Road Fork in the Valley

Numerous fundamental questions have plagued the mind of humans for millennia - but are there answers?

Isn't the notion of a further life pure fantasy?

Reflections of blue sky and clouds in a lake.

It certainly seems so, judged from the solid, dependable, predictable world of our experience. Yet although we easily sideline the knowledge, we know we are zooming around at high speeds in four different 'directions' - five when we walk or take a ride! We also know about molecules, atoms and particles that make up all matter, much of which is actually space. That also goes for our bodies which consist of myriads of cells, many of which die quickly and are renewed, so not much lasts more than a few years. Had those facts been told to people living in bygone ages they would have been dismissed as sheer fantasy. People knew everything consisted of the four elements, earth, air, fire, water.

Remember Einstein?

Most people do, yet very few of us understand him, except that his famous equation shows that everything in the universe has energy and, whilst it can be converted, none of it can be lost. So where did energy come from and how is it maintained? Perhaps there's another dimension riding parallel, keeping us going, and we slip into it.

What are we?

Stupid question? But are we actually the sum of our minds, with our thoughts, motivations, longings, passions, hatreds, irrespective of the bodies we inhabit? When, sooner or later, our bodies pack up, perhaps the real 'us' carries on in permanent bodies not subject to the entropy which is a feature of the physical universe. If this does indeed occur, is there a purpose behind it? How and when did we get minds in the first place - if they really are more than our brains - both the individual and the early human race?

Why are we as we are?

If there's a supreme Creator, how is that human beings are such a mixture extending from amazingly altruistic to appallingly awful? Were humans always the same, even when they lived simple, very primitive lives long before any recorded history? If they were, why was such a mixture created? If they were not, what happened to produce us as we are?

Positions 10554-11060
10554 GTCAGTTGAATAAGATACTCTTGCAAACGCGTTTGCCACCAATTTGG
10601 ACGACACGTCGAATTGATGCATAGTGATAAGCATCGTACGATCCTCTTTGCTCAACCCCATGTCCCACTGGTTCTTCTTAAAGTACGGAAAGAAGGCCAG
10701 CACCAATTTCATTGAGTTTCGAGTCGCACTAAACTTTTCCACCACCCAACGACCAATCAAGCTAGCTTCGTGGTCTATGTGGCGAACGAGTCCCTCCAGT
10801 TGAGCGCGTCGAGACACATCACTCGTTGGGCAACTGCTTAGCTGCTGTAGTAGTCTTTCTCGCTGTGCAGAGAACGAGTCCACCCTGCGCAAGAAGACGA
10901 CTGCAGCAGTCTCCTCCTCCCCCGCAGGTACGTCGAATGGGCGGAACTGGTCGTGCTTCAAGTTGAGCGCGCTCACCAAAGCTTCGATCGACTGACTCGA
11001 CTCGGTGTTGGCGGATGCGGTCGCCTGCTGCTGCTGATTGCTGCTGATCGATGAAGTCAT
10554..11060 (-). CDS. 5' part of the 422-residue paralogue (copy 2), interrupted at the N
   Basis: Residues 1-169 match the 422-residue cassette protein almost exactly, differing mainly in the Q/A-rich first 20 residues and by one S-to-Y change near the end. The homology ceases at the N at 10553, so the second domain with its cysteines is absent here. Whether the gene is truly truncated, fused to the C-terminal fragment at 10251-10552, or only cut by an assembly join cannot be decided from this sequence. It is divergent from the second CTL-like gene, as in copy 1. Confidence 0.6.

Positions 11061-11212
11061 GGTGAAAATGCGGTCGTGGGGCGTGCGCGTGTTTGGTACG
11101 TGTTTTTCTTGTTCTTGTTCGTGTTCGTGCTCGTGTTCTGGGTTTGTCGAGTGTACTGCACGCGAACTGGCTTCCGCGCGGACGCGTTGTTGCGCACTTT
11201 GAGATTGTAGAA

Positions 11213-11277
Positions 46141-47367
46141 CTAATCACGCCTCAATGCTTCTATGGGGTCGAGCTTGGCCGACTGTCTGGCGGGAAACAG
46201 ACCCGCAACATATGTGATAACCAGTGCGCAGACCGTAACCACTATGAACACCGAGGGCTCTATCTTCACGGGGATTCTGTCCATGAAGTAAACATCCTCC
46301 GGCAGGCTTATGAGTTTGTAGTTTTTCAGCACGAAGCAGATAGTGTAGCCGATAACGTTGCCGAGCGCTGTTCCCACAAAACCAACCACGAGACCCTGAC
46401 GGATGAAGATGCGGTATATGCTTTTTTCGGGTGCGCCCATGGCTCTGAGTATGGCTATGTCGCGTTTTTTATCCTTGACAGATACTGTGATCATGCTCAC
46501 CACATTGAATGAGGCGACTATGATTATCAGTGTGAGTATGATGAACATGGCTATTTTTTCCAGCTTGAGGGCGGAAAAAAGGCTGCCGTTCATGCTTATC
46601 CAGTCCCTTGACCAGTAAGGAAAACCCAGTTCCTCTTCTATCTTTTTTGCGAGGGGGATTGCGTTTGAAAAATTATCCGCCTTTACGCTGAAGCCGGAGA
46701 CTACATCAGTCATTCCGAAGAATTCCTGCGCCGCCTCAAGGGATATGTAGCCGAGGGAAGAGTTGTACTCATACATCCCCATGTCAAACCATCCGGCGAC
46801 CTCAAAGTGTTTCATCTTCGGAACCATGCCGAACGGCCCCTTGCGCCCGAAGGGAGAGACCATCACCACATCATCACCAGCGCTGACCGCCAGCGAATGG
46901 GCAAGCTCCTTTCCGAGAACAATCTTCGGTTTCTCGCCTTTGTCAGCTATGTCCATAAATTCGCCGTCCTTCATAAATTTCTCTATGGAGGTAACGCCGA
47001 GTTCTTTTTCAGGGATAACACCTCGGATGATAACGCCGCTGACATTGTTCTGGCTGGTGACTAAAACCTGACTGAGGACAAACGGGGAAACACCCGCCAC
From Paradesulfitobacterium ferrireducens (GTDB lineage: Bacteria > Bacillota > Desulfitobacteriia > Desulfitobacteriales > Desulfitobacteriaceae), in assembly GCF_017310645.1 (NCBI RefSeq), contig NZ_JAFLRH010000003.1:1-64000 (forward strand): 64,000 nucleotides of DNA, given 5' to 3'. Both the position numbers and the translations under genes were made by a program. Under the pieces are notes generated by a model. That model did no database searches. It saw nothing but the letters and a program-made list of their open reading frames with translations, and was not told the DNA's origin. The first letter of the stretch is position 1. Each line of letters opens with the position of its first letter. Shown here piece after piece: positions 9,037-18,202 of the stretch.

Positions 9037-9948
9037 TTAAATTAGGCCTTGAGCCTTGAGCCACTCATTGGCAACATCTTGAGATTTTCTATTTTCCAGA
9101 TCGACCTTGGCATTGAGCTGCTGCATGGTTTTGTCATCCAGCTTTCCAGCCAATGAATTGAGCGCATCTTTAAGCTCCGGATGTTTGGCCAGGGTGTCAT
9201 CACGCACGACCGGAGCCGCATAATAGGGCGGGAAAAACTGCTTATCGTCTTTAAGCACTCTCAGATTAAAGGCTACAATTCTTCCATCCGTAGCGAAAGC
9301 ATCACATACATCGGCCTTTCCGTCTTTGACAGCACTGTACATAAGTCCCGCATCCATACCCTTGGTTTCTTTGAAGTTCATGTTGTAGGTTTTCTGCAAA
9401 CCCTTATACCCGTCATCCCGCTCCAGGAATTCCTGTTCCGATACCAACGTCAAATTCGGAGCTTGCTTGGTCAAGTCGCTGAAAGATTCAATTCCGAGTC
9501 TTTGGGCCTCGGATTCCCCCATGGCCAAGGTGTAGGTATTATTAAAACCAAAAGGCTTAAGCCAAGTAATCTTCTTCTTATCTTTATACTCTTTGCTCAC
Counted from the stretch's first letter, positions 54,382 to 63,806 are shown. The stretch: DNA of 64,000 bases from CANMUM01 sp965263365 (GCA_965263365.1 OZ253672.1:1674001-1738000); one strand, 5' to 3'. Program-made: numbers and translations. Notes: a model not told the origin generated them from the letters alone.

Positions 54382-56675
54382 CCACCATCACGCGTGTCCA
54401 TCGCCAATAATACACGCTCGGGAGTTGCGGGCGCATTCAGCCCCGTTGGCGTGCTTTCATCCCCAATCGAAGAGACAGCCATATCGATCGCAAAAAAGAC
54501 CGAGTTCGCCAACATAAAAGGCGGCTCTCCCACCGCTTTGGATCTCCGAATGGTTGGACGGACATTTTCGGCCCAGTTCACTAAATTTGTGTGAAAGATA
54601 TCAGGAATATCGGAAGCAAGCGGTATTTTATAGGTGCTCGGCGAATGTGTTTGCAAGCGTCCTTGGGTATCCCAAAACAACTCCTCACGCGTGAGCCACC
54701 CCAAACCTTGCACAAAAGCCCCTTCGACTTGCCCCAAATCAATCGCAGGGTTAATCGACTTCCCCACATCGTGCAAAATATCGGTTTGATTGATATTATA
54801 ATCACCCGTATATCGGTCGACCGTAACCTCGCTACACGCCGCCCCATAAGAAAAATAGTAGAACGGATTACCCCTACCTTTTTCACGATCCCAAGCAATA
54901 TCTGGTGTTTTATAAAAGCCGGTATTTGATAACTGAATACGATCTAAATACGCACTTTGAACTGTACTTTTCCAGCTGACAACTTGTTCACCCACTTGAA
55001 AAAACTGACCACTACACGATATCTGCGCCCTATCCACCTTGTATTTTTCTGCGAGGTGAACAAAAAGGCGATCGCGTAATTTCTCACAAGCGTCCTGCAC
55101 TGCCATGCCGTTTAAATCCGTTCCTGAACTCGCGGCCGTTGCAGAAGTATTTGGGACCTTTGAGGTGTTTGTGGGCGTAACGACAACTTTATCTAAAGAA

If there is another existence, why is it hidden?

Surely life would be far better if we knew positively there is further existence and why that is so? Couldn't we then give up the vast amount of time and resources spent on speculation by so many societies across the world and gear up to whatever that purpose might be?

Why are there so many different faiths in the world?

Two people walking down a road on a misty morning.

If you look back, every society had its belief system and its gods. The ancient Egyptians had a highly detailed description of the afterlife from which arose the Book of the Dead, an essential guide, written individually for wealthy clients. Nordic descriptions of Valhalla legitimized war and plunder. Greeks and Romans had their panoplies of gods, as did all ancient groups. It's obvious most of this was invention. Was this just because each one tried to make sense of life as they knew it, or might there have been a more fundamental reason?

We know there's a phenomenon we call infinity, but can we comprehend anything of it from our finite existence?

Somehow the finite universe (or, perhaps, 'multiverse') came into existence. But how come infinity? Could the infinite directly give rise to the finite?

If there is an infinite Creator, can we finite beings possibly comprehend Him?

Are we too arrogant in our descriptions of such a power because we feel so powerful ourselves? Do we think of 'God' as a venerable man in flowing clothes somewhere above the sky who somehow has all-seeing knowledge of us as individuals, ready to help us whenever we want him?

Could the Da Vinci code be based on fact?

Surely there's a problem with the basic premise?

Comments on and suggested answers to these and others appear in the novel which tries to balance the characters' need for explanations with the wish to explore their new situation.

Quotations from Swedenborg

The employments of heaven cannot be enumerated or described in detail, because they are innumerable and various according to the functions of societies...

They who are in heaven are continually advancing
to the spring-time of life...